Richard Dumas, Jr., a former player for the Phoenix Suns, was sentenced to three years probation for theft. Dumas was sentenced for two felony counts of theft under the terms of a plea agreement he entered into with prosecutors in Maricopa County, Arizona.
Dumas had been arrested in December 2013 on eight felony counts of organized retail theft in an operation dubbed “Operation Grinch Stopper 2” by the Marshals Service. Twenty-seven agencies participated in the operation, which swept up 112 suspects, including Richard Dumas. KTAR News reports that Dumas was caught on surveillance video stealing about $800 worth of cigarettes, alcohol, food, DVDs, and shoes from the Luke Air Force Base’s exchange store in 2012.
According to the Phoenix New Times News, this arrest was only the latest in a string of problems Dumas has faced. Richard Dumas had started a promising basketball career, being compared to greats Julius Erving and Connie Hawkins, only to be driven out of the game by drugs.
Richard Dumas is not the only former Phoenix Suns player to get caught for retail theft. In September 2014, Rex Chapman was arrested for stealing and pawning thousands of dollars of merchandise from an Apple store in Scottsdale, Arizona. Several Apple employees identified Chapman as the suspect. He was charged with nine counts of organized retail theft and five counts of trafficking in stolen property.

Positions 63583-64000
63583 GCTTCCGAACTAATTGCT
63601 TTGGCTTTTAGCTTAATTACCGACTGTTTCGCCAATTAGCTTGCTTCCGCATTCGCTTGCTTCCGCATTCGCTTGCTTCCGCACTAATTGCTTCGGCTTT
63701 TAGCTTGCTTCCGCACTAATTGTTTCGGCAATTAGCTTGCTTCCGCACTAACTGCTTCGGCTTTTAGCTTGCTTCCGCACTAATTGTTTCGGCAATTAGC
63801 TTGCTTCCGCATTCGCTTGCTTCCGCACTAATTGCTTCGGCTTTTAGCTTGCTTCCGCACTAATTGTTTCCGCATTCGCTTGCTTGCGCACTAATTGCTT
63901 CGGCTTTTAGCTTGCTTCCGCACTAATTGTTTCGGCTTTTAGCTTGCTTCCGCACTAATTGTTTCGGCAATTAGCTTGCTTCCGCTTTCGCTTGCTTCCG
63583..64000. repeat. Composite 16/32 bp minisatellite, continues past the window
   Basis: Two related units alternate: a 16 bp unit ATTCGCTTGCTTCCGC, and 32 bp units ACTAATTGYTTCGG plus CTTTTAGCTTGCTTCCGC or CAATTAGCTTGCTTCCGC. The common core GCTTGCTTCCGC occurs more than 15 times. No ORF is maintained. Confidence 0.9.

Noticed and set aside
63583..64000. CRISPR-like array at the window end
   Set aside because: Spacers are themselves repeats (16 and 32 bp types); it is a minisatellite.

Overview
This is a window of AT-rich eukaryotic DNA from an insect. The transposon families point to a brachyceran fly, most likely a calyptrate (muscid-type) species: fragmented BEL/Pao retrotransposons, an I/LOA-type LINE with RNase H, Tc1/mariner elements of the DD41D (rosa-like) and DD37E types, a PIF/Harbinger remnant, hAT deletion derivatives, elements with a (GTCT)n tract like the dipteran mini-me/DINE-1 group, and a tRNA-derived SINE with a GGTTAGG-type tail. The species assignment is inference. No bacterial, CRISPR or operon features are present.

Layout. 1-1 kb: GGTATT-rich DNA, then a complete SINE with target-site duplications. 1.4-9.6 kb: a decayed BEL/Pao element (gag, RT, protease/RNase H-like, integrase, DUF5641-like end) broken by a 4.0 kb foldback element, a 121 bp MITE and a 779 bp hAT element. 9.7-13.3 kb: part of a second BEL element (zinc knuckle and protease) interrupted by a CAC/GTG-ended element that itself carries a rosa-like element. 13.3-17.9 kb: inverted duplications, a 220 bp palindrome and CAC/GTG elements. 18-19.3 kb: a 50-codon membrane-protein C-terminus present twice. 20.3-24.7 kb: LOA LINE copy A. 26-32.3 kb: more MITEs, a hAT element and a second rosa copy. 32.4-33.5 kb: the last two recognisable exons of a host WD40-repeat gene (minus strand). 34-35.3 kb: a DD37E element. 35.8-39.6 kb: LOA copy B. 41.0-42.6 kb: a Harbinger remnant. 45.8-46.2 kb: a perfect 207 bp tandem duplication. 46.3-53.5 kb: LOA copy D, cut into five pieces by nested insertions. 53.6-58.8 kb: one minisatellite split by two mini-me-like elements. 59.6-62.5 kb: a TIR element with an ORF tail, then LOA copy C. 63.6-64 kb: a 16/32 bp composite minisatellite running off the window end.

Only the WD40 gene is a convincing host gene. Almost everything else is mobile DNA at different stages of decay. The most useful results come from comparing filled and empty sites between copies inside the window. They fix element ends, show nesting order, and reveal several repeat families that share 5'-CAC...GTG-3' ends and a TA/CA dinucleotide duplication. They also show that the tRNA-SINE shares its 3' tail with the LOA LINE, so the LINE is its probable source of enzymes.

Dumas, a small forward from Oklahoma State University, was the 46th pick in the 1991 NBA Draft. He was suspended during the 1991-92 season drug policy violations. During his suspension, Dumas played in Israel, returning to the Suns for their epic 1992-93 season.
Dumas contributed to the Suns’ phenomenal winning season, averaging 15.8 points and 4.6 rebounds per game. That year, the Suns made an appearance in the NBA finals, where they lost to the Chicago Bulls in Game 6. Dumas’ career was essentially finished a few years later when he failed to appear for a drug test.
In the fall of 2012, long after losing a fortune and a promising career to drugs, Dumas moved back to Phoenix and started a youth basketball organization, Dumas and Friends Athletics. In a 2013 interview, Richard Dumas is quoted as saying, “I just played for fun and was blessed to do it. I didn’t get caught up in all that. People took it more serious than I wanted. Basketball ain’t my problem. Life was. It was off the court that I had my problem. That’s been a lifelong thing.”
[Image: Phoenix New Times News]